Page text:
Florimon was recalled from Triple-A Rochester on Sunday with third baseman Trevor Plouffe going on the 15-day disabled list with a sore left rib. Florimon, who began the year as the club's starting shortstop, was optioned to Rochester on May 8 after struggling offensively.
He hit just .230/.291/.330 with two homers, four doubles and five RBIs in 33 games at Triple-A, but he was swinging better recently, hitting .274 over his final 19 games before getting called up.
"It feels good to be back here again," Florimon said. "When I went down, I was a little frustrated. I wasn't doing good in the beginning, but I've been doing better. I feel more comfortable at the plate."
Fryer, meanwhile, also started at catcher Saturday and will continue to spell regular Kurt Suzuki when he needs a day off. He worked plenty with Wednesday's starter, right-hander Kyle Gibson, in Triple-A last year and is regarded as a solid receiver behind the plate.
"I don't worry with Fry," Twins manager Ron Gardenhire said. "He's caught these guys and is a good receiver. He handles the ballgame really well. I don't worry about putting him in there. It's the right thing to do with Suzuki playing every day."
• The Twins officially granted outfielder Jason Kubel his release after he was designated for assignment June 8. Kubel cleared waivers and is free to sign with any club.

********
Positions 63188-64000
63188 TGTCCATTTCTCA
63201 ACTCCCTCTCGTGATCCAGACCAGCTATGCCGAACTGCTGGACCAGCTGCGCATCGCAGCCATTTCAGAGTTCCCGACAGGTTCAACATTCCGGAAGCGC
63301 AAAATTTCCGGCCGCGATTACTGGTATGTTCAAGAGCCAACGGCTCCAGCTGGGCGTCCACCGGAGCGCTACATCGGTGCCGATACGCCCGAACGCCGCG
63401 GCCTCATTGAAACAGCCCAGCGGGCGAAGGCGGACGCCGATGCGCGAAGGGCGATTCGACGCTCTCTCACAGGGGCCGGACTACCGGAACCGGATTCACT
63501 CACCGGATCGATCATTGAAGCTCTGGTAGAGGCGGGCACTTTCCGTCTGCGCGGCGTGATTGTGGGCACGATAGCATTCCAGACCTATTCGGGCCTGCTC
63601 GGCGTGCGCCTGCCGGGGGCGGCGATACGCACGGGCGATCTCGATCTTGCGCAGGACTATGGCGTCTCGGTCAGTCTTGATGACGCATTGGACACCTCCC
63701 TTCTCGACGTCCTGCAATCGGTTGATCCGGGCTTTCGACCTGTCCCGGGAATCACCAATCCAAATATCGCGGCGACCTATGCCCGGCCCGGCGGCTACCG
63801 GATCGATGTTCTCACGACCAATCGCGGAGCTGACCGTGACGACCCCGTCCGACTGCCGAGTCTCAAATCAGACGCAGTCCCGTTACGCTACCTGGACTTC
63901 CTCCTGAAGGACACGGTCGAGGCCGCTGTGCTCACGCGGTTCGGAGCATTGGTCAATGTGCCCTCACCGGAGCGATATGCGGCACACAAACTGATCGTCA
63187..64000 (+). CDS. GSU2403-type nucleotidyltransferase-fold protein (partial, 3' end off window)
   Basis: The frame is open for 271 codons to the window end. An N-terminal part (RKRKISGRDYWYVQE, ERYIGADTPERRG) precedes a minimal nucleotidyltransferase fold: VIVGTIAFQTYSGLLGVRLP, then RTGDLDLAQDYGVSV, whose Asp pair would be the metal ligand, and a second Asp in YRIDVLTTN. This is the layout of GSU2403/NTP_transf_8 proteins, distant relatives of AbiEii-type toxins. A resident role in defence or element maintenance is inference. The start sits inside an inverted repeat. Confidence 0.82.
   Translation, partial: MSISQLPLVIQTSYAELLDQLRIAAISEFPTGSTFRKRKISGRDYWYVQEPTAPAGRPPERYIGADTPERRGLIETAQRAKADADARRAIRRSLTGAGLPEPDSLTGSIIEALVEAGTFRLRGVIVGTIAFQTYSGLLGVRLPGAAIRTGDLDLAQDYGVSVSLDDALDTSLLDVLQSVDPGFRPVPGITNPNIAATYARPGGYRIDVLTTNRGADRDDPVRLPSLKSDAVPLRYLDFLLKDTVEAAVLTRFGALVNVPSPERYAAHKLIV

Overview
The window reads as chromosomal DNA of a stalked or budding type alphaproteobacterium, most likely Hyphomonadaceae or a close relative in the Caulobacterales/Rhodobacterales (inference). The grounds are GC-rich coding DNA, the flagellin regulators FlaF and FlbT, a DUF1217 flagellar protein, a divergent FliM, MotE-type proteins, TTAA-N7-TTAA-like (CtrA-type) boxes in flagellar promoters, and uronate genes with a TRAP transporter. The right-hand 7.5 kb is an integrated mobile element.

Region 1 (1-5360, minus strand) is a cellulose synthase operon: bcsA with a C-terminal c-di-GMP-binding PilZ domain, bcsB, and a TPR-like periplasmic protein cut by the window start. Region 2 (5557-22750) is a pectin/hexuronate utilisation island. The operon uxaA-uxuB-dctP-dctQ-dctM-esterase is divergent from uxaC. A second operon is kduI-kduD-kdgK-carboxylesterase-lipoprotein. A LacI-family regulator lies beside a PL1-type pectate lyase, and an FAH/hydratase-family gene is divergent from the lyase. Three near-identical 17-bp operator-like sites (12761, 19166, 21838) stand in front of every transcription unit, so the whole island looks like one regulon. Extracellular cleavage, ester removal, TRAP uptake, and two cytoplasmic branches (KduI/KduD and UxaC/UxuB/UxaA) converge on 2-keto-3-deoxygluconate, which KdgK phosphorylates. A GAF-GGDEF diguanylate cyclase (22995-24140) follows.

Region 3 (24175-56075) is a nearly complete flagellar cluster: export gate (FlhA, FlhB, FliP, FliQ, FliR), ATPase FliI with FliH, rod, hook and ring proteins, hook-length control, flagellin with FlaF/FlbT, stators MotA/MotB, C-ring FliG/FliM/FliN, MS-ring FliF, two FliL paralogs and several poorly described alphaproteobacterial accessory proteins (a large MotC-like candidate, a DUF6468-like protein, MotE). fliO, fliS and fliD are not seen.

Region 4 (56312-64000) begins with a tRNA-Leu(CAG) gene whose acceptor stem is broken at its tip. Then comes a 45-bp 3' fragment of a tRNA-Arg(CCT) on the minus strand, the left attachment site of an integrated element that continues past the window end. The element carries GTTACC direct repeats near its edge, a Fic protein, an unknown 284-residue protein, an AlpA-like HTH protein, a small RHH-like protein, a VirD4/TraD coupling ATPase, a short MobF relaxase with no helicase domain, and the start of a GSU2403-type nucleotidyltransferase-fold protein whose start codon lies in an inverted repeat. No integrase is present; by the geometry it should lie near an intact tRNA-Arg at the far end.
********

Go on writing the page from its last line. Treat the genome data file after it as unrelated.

• The Twins are making progress on reaching an agreement with right-hander Nick Burdi, who was taken by the Twins in the second round of the 2014 First-Year Player Draft. "We don't anticipate any issues," Twins assistant general manager Rob Antony said.
• Right-hander Yohan Pino will be the oldest starting pitcher to make his Major League debut in franchise history when he takes the mound for the Twins on Thursday, according to the Elias Sports Bureau. Pino will be 30 years and 175 days old. The last pitcher in Twins franchise history over the age of 30 to make his debut as a starting pitcher was Jug Thesenga for the Senators at Yankee Stadium on Sept. 1, 1944. Thesenga was 30 years and 127 days old.
• The Twins are scheduled to hold their annual open tryout at Siebert Field at the University of Minnesota on Sunday. Registration begins at 8:30 a.m. CT and is open to any high school graduate, junior in college or anyone at least 21 years old. Right-hander Mark Hamburger was the last player signed from the tryout to make the Majors.